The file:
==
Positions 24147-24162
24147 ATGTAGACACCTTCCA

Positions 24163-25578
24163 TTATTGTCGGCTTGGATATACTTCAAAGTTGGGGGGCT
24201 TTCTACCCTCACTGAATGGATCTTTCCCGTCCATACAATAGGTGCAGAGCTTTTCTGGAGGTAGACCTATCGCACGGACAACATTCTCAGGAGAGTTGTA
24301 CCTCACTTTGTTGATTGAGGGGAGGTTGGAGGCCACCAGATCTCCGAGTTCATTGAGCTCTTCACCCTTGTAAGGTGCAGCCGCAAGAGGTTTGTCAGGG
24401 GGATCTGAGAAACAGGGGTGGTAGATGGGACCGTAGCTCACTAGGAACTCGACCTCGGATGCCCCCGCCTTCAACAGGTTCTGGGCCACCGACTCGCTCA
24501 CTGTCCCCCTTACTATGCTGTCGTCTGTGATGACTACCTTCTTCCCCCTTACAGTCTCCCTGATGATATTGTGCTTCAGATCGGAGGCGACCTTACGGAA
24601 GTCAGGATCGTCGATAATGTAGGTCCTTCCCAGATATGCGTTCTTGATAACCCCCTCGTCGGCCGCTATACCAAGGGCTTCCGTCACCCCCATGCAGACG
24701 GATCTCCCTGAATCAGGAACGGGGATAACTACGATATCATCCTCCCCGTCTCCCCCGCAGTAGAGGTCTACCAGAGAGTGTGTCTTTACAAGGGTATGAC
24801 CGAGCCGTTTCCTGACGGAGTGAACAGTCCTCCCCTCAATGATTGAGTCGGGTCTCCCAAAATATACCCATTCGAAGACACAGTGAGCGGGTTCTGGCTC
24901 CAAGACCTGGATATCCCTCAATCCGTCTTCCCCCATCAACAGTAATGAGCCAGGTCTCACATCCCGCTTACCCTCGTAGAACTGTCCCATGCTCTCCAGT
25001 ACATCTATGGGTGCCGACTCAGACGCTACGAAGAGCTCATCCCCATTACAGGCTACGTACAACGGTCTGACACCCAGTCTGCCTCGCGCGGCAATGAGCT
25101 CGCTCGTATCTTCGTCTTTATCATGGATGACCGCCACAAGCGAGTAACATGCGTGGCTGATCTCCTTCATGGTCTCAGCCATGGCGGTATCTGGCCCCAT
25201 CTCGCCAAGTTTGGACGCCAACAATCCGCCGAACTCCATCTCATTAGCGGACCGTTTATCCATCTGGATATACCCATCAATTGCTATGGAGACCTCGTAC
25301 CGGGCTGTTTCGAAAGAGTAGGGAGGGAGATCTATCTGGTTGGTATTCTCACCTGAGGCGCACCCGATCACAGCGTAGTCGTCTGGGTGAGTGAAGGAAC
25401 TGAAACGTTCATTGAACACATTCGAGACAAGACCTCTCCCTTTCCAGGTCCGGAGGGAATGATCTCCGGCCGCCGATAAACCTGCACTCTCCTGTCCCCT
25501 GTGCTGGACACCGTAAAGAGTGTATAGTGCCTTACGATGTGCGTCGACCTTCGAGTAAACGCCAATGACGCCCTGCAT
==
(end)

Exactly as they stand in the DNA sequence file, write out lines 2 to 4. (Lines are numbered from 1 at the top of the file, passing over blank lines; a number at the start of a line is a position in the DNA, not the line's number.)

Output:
24147 ATGTAGACACCTTCCA

Positions 24163-25578
24163 TTATTGTCGGCTTGGATATACTTCAAAGTTGGGGGGCT